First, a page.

I like my Kant-bashing as much as the next utilitarian who defends the Humean theory of motivation and works on Nietzsche. But this really isn't the best line of attack:
In his latest title, Lévy launches a scathing attack on the 18th century German philosopher Immanuel Kant, calling him “raving mad” and a “fake”.
The book, De la guerre en philosophie (On War in Philosophy) , has been greeted with the customary rapture, and its ubiquitous author has been a fixture on television and in the press all week.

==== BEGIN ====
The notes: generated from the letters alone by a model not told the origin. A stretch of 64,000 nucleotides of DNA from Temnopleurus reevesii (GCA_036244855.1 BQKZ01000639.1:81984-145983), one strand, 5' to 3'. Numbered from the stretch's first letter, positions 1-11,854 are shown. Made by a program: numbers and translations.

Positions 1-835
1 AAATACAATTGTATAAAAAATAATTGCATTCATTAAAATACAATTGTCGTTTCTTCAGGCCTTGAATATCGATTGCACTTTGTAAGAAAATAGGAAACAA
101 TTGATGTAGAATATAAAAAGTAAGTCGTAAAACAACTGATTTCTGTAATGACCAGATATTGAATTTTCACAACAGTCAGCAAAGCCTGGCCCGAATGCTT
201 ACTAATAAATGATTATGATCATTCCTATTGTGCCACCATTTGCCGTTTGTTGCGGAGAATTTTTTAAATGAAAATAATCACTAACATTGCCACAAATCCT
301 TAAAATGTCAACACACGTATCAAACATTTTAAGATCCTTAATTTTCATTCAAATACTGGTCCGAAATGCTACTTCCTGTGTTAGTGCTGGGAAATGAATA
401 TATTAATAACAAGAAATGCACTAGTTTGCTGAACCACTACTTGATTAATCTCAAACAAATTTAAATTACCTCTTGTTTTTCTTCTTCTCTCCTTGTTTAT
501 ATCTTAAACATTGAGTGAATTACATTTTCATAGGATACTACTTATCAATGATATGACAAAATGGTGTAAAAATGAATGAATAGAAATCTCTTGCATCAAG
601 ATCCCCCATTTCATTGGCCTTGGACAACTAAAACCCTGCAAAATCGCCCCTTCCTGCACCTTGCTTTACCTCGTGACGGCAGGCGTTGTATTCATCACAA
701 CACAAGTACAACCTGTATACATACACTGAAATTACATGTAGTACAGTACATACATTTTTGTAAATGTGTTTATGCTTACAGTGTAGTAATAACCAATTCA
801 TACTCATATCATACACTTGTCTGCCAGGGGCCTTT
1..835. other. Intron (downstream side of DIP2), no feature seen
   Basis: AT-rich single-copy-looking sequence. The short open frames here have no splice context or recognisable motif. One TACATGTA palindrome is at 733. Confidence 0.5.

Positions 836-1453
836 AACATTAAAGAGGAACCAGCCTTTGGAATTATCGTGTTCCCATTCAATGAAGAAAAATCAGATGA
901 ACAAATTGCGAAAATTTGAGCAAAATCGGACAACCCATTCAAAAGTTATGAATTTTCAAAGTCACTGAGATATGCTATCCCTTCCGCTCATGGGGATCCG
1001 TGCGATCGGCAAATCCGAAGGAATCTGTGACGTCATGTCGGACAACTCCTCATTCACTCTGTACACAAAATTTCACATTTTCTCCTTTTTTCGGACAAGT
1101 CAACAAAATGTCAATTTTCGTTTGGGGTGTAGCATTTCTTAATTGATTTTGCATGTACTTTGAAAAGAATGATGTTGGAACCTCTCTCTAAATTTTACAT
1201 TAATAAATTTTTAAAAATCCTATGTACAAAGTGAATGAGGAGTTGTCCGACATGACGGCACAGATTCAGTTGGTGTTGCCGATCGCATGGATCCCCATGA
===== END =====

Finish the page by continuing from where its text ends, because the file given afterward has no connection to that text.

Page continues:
In framing his case, Lévy – BHL to the Parisian cognoscenti – drew on the writings of the little-known 20th century thinker Jean-Baptiste Botul – author of The Sex Life of Immanuel Kant , and a man Lévy has cited in lectures.
The problem? Botul never existed. He was invented by a journalist from the satirical newspaper Le Canard Enchaîné 10 years ago as an elaborate joke. And since the hoax was revealed, BHL has become a laughing stock.
“As it turns out, it was a hoax,” admitted the author in a blog post after the blunder was spotted by a journalist from Le Nouvel Observateur .